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Researchers are studying whether certain biomarkers in saliva may help predict COVID-19 severity in children, according to the American Academy of Pediatrics. While most kids infected with COVID-19 typically have mild illness, some face serious complications like heart inflammation or respiratory failure. 

The team of scientists from Penn State College of Medicine and Wayne State University are collecting saliva samples from 400 COVID-19 patients ages 18 and under seeking emergency care at two children’s hospitals, the pediatrics group wrote in a release posted Thursday. Findings will be presented at the virtual American Academy of Pediatrics 2021 National Conference & Exhibition.

“Using saliva to predict severity of the infection is non-invasive and painless,” Dr. Usha Sethuraman, study author and professor of pediatrics at Central Michigan University, said in the release. “If proven to be effective, saliva may be a game changer in children in whom obtaining blood is both difficult and distressing. Additionally, early recognition of the severity of COVID-19 can help clinicians institute timely and appropriate treatment which may help improve outcomes.”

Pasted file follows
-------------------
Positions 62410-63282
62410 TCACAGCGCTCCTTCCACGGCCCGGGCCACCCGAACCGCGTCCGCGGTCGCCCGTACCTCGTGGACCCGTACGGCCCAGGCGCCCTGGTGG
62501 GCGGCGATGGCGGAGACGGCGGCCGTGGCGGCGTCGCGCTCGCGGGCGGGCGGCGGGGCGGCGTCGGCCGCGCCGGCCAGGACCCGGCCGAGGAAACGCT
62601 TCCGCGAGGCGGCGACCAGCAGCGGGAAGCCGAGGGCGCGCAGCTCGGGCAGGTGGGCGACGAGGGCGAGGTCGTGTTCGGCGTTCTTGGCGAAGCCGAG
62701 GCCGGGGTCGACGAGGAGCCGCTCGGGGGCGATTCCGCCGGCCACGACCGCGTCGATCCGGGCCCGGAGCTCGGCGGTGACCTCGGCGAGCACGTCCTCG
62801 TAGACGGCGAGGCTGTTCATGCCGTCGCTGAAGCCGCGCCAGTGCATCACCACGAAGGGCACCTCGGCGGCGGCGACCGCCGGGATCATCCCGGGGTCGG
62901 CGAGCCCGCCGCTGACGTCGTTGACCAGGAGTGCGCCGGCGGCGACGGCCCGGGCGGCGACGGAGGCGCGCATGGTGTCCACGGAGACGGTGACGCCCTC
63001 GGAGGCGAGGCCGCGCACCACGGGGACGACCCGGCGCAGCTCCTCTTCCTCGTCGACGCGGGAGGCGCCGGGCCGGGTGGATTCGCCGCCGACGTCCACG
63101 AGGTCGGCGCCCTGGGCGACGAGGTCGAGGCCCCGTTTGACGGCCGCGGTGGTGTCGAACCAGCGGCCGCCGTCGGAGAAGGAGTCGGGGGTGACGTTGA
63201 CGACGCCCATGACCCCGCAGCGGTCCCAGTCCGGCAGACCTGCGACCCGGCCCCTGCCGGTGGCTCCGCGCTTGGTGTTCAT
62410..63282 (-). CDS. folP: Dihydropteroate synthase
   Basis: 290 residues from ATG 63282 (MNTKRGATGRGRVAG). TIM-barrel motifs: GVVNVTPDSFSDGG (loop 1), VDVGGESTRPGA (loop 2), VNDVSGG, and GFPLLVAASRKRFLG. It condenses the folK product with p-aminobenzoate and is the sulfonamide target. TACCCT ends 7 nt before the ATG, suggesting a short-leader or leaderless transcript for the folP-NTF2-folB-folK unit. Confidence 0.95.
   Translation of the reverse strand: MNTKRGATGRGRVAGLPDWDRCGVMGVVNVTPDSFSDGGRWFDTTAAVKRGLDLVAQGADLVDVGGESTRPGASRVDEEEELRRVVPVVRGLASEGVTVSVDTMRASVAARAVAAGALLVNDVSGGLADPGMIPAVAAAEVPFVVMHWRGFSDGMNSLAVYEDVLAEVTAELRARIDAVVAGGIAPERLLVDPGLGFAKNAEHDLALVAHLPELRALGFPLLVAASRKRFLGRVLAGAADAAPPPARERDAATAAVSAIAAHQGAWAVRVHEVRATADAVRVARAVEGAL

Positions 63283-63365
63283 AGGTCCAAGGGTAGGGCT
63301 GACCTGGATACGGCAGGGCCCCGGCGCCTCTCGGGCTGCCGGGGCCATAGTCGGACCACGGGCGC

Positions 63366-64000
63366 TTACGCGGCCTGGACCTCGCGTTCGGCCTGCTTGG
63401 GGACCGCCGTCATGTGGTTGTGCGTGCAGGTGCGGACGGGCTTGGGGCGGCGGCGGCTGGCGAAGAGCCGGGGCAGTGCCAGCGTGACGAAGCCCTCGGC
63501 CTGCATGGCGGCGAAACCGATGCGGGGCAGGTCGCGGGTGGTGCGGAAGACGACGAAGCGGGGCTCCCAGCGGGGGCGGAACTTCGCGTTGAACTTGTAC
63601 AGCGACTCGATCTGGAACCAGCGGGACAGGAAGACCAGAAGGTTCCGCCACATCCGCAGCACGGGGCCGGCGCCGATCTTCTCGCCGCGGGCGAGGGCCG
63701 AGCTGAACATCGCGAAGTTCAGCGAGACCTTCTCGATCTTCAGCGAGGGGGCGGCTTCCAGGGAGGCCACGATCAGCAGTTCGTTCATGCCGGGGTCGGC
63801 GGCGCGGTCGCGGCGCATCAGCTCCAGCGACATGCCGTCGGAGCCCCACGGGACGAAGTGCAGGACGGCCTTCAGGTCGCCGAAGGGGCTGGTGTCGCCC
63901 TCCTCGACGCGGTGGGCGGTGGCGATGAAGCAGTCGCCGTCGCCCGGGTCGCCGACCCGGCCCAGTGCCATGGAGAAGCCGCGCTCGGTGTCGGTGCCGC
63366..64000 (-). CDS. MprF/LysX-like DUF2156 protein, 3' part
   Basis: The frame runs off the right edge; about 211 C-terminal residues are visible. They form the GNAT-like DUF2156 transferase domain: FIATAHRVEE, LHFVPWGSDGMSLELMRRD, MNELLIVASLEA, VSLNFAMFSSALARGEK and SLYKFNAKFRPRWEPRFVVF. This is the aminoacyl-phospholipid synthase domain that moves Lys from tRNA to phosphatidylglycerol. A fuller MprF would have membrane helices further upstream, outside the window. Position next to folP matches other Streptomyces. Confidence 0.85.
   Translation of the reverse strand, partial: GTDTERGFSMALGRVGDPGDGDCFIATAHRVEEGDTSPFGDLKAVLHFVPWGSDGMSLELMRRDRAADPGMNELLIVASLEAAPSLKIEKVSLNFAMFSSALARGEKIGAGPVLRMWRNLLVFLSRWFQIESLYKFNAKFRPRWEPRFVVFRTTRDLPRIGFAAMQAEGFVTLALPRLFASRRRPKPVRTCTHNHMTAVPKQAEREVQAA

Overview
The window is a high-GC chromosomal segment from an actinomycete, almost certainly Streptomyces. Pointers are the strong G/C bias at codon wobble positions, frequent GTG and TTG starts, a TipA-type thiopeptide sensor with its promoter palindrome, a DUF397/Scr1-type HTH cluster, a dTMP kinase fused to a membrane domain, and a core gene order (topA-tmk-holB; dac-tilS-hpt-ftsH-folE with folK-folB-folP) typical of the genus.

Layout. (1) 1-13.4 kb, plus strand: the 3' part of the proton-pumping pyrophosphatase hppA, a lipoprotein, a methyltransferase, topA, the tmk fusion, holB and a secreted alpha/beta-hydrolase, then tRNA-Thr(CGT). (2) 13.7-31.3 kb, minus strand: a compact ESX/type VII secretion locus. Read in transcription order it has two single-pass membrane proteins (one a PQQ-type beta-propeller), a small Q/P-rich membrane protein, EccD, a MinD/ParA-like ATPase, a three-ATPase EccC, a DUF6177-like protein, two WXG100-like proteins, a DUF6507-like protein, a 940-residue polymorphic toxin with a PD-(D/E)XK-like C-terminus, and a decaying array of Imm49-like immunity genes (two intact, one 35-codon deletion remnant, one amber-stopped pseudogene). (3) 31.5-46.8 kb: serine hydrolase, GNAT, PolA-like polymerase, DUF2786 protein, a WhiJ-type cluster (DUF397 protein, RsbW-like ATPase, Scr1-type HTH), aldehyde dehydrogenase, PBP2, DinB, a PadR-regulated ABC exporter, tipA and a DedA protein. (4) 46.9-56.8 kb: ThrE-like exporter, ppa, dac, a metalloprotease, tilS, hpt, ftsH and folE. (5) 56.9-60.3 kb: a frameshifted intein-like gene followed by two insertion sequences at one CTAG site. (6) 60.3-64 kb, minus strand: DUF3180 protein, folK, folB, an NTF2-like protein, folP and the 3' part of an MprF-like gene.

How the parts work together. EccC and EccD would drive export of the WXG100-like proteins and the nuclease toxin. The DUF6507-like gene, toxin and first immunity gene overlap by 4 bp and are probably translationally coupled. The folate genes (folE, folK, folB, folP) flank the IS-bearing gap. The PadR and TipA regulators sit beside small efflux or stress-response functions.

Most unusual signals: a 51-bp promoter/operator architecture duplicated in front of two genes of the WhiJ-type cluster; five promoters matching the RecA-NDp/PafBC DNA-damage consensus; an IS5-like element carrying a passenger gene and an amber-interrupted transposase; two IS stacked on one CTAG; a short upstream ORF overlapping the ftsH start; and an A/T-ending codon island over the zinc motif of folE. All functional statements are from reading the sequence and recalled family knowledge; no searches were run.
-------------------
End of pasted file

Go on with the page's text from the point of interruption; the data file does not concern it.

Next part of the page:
Sethuraman noted there aren’t any established biomarkers to predict disease progression among kids exposed to COVID-19.

Researchers are specifically studying cytokines and microRNAs, or biomarkers believed to control bodily inflammation upon infection. An early analysis among 150 kids indicated elevated levels of two cytokines (MIG and CXCL-10) among those with severe COVID-19 versus those without a serious course of COVID-19 disease, as well as altered microRNA levels, most of which were said to be “significantly lower” in kids with severe infection.

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